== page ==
Along with physical and mental benefits, gratitude also leads to positive relationships. Individuals who feel and express gratitude are:
- More forgiving
- Less lonely and isolated
- More generous, helpful, and compassionate
- More supportive of others, and have greater support
On the job, workers with more gratitude show better resilience. They also use fewer sick days, express greater job satisfaction, and demonstrate better stress management. Gratitude is one way to combat a hostile workplace culture and encourage teamwork.
Gratitude can have positive effects on patient care. An article in the journal Pediatrics found in 2019 that expressions of gratitude greatly enhanced medical team performance. In other words, patient-expressed gratitude can lead to better care and improved outcomes.
How To Practice Gratitude
So with all of these social, mental, and physical benefits available to us, the ultimate question is, how do we practice gratitude? And specifically for nurses and other healthcare providers, how do we grow gratitude in the workplace? Here are some practical tips for practicing gratitude that you can start today.
Gratitude in the Workplace
The Greater Good Science Center (GGSC) at the University of California Berkeley studies the science of wellbeing and teaches skills that foster a thriving, resilient, and compassionate society. As a result of their work, the Gratitude for Nurses toolkit is free to the public. It includes a presentation for the workplace that presents the research and provides exercises that healthcare organizations can use to create a culture of gratitude.
GGSC also developed Thanx4.org, an online, sharable gratitude journal that helps you say “thanks” for the good people and things in your life. Users can journal individually or as a group. Nurses can encourage their workplace to take a 10- or 21-day Gratitude Challenge.
Wambi.org is another resource for the workplace that offers tools for practicing gratitude. The site offers a free downloadable workbook and downloadable Zoom backgrounds that bring joy.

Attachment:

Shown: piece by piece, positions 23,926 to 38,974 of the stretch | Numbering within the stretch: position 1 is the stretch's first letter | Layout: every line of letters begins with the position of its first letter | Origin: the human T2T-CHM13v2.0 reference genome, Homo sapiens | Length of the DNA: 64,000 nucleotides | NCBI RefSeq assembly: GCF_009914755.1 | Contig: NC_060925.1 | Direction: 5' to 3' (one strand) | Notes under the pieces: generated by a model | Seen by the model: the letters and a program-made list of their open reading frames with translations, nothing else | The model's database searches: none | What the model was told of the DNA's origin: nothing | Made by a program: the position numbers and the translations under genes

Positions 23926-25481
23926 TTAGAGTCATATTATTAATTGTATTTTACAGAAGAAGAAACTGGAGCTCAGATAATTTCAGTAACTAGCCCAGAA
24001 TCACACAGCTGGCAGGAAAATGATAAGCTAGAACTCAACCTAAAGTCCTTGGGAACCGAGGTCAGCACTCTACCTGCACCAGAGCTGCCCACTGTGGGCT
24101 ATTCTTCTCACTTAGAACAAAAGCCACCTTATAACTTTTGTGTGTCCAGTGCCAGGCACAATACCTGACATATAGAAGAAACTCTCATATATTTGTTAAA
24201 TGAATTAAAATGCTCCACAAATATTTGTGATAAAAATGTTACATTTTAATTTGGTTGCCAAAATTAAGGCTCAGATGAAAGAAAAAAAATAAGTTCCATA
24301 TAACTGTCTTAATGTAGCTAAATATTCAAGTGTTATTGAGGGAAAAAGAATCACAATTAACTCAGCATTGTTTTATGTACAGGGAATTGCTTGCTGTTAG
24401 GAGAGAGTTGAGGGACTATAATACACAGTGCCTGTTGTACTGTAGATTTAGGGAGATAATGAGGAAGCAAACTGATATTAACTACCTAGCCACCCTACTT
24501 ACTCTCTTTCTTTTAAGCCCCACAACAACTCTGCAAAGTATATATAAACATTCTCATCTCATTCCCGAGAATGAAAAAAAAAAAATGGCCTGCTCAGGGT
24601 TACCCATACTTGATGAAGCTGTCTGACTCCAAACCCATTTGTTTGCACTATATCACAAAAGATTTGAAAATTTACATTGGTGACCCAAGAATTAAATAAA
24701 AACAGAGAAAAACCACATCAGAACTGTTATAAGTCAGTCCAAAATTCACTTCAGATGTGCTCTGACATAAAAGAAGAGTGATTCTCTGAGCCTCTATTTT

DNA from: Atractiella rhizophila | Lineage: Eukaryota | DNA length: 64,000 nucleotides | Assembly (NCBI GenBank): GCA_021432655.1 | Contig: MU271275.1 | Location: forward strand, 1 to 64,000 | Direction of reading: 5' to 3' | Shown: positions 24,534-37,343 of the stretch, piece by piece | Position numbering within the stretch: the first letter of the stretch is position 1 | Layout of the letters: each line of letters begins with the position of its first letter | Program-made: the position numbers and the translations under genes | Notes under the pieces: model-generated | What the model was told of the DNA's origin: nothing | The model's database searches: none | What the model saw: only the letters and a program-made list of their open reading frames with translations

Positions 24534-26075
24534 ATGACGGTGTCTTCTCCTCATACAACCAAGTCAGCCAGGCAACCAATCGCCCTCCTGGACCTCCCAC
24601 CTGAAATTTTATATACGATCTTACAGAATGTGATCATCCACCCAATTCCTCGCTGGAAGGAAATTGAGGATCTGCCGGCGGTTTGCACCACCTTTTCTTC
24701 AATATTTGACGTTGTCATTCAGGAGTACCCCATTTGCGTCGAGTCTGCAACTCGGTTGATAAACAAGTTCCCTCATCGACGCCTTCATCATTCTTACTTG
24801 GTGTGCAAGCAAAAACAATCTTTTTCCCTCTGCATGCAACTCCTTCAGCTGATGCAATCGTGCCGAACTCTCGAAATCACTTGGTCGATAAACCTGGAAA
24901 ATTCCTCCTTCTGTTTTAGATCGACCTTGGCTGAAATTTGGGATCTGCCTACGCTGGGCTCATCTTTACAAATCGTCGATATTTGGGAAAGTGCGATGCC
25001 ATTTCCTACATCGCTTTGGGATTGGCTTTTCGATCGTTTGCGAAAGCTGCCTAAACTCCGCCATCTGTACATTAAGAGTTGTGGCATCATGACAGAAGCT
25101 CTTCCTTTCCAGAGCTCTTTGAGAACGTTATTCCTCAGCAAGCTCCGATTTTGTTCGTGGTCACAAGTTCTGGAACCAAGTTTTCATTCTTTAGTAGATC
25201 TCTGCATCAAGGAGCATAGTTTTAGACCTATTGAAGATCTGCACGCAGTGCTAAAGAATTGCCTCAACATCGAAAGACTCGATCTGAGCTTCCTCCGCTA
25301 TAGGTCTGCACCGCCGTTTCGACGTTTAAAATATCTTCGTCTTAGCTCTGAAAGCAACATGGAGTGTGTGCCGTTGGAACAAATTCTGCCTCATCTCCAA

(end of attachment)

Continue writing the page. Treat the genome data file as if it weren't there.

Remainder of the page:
Present Moment Awareness
Present moment awareness, also known as meditation, is practiced in different ways. One of the easiest ways to start is through a guided meditation that will help focus your thoughts. Nurses can find a variety of Gratitude guided meditations online through a quick online search. Here is a link to one example available on Mindful.org.
A Few More Gratitude Practices for Nurses
Besides guided meditation, gratitude journaling, and workplace exercises, here are a few more psychological strategies to enhance feelings of gratitude.
- Think about someone for whom you are grateful
- Write or send a note to someone for whom you are grateful
- Count your blessings, write down three things you are grateful for each day
- Practice saying “Thank You” in meaningful ways
- If religious, say prayers about your gratitude
These simple but powerful ways of making gratitude part of your day can have profound effects.
Now you know how to cultivate gratitude in nursing practice and life. It seems as though even in the 18th century, Jowett was onto something. Gratitude may be just the thing nurses, and healthcare providers need in this pandemic era. Given the social, mental, and physical effects, don’t wait to give thanks. Let us know what you are grateful for today!